Clarivate Executive Director Jerica Hopkins distills the top themes and takeaways from the Healthcare Business Insights 2021 Virtual Summit, where hospital executives gather to learn, share best practices and network about industry challenges and opportunities.
This past month, Clarivate hosted its 2021 Healthcare Business Insights Virtual Summit, Converting crises into a new era of modus operandi. Across six sessions and two days, nearly 200 revenue cycle, clinical quality and supply chain leaders joined to hear about new processes, lessons learned and progressive strategic plans from 10 of their hospital and health system peers.
The following article shares the top four topics discussed during these sessions and resulting Q&A between speakers and attendees.
1. Teach and support
Aside from the new and more permanent remote work environment, presentations focused on setting staff up for success. Given initial services and revenue decreases, efforts to prevent errors and denials have become more vital.
Nebraska Medicine recognized that about one-fourth of its workforce was either at or nearing retirement age and that 50% of leaders hired from external locations or industries failed within two years. Vice president of revenue cycle Jana Danielson and chief legal and advocacy officer Anna Cramer shared how the organization reimagined internal staff development in their presentation “Homegrowing tomorrow’s skills in today’s talent while ensuring diversity and inclusion.” This includes recurring one-on-one career planning sessions and a revenue cycle-specific growth and development program that allows staff to lead a performance improvement opportunity working with the VP of revenue cycle. Also, a program was just initiated that will have revenue cycle departmental leaders rotate their areas of oversight every three years. It will start by having the patient financial services director will move to patient access, the patient access director to health information management and revenue integrity, and that director will oversee other patient-facing units.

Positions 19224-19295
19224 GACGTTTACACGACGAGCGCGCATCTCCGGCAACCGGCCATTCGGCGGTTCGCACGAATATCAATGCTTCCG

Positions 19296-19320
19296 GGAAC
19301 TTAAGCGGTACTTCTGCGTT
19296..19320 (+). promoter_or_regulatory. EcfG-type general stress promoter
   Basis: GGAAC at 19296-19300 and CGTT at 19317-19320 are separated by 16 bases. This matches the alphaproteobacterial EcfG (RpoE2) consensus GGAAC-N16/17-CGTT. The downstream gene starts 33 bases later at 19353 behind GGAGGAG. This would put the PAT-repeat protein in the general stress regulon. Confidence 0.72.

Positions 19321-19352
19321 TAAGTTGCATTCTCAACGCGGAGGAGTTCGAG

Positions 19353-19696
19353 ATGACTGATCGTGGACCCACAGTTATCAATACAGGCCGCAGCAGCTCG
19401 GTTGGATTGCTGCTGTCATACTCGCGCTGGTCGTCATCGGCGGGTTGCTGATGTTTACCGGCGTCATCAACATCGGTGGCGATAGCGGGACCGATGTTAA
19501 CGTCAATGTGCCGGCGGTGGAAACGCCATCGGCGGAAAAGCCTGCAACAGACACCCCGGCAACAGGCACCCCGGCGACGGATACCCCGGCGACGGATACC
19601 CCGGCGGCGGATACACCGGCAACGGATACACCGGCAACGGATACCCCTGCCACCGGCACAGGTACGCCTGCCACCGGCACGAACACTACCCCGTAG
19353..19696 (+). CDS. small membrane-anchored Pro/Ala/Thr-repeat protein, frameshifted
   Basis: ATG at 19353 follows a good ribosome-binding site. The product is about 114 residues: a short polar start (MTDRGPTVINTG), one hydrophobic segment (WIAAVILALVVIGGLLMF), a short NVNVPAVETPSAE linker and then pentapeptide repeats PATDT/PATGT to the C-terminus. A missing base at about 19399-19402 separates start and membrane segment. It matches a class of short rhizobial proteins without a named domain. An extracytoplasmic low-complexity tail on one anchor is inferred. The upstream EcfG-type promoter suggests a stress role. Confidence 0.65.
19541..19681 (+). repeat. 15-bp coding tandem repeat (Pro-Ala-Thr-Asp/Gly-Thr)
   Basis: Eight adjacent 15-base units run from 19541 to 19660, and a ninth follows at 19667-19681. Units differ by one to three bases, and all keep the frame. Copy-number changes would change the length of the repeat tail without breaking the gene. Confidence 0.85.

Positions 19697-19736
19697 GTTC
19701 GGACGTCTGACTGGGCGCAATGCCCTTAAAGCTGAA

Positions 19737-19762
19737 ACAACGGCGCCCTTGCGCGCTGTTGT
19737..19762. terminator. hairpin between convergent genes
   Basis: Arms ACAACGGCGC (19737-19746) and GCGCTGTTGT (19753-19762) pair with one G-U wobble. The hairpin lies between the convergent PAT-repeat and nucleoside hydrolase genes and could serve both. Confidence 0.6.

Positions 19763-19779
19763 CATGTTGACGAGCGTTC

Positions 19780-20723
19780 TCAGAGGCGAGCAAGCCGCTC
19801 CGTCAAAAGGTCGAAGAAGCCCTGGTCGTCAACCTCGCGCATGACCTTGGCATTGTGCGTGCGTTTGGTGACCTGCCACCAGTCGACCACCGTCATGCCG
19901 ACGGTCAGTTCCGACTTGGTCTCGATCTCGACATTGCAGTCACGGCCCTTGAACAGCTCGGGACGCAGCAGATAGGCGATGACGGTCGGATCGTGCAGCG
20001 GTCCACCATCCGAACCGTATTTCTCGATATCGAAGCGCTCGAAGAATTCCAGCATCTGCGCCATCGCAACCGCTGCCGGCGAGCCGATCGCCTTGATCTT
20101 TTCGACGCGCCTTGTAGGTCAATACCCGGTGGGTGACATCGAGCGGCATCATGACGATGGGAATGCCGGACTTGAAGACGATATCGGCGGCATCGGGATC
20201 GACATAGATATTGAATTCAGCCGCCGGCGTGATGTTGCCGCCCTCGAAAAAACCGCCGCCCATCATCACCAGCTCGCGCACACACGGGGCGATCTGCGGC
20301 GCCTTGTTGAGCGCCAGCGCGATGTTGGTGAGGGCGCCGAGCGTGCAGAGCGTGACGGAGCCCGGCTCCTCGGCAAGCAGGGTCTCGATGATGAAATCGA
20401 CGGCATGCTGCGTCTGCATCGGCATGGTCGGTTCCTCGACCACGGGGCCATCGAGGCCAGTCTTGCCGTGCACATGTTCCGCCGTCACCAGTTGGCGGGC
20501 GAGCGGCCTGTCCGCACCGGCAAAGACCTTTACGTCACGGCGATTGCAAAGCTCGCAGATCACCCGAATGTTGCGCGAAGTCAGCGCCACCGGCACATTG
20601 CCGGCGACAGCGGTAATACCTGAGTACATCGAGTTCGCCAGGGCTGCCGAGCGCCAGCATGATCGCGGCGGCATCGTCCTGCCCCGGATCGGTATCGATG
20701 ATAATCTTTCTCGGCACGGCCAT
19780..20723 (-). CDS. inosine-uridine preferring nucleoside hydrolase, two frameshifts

Automating tasks is another key way to support career progression. Organizations sharing automated processes indicated that their impetus was to better use and apply staff resources to more complex work.
Cognizant that patient populations have different communication preferences, Legacy Health’s senior director of revenue cycle Amanda Gordon shared how the organization allows patients to opt for payment and appointment reminders as well as make payment by either phone, email or text in addition to live interactions. They will soon be able to text back to create a new payment plan or add a new balance. In the presentation “Evaluating the return of AI and automation in revenue cycle,” Gordon discussed how those patient payment options generated $3 million in additional cash flow across hospital and clinic accounts.
In the same presentation, two leaders from The MetroHealth System—director of patient financial services Nikki Davis, and director of revenue cycle operations Mary Ann Olschlager—talked about how they applied artificial intelligence to their organization’s insurance verification process. A bot checks eligibility for Medicare based on age as well as for Medicaid before classifying a patient as self-pay. It verifies the included insurance information and can update fields such as subscriber ID or effective dates. So far, the rate of accurate registrations improved to 93%, which represents $327 million in charges that will be appropriately billed for. If annualized, that amount becomes $1.9 billion.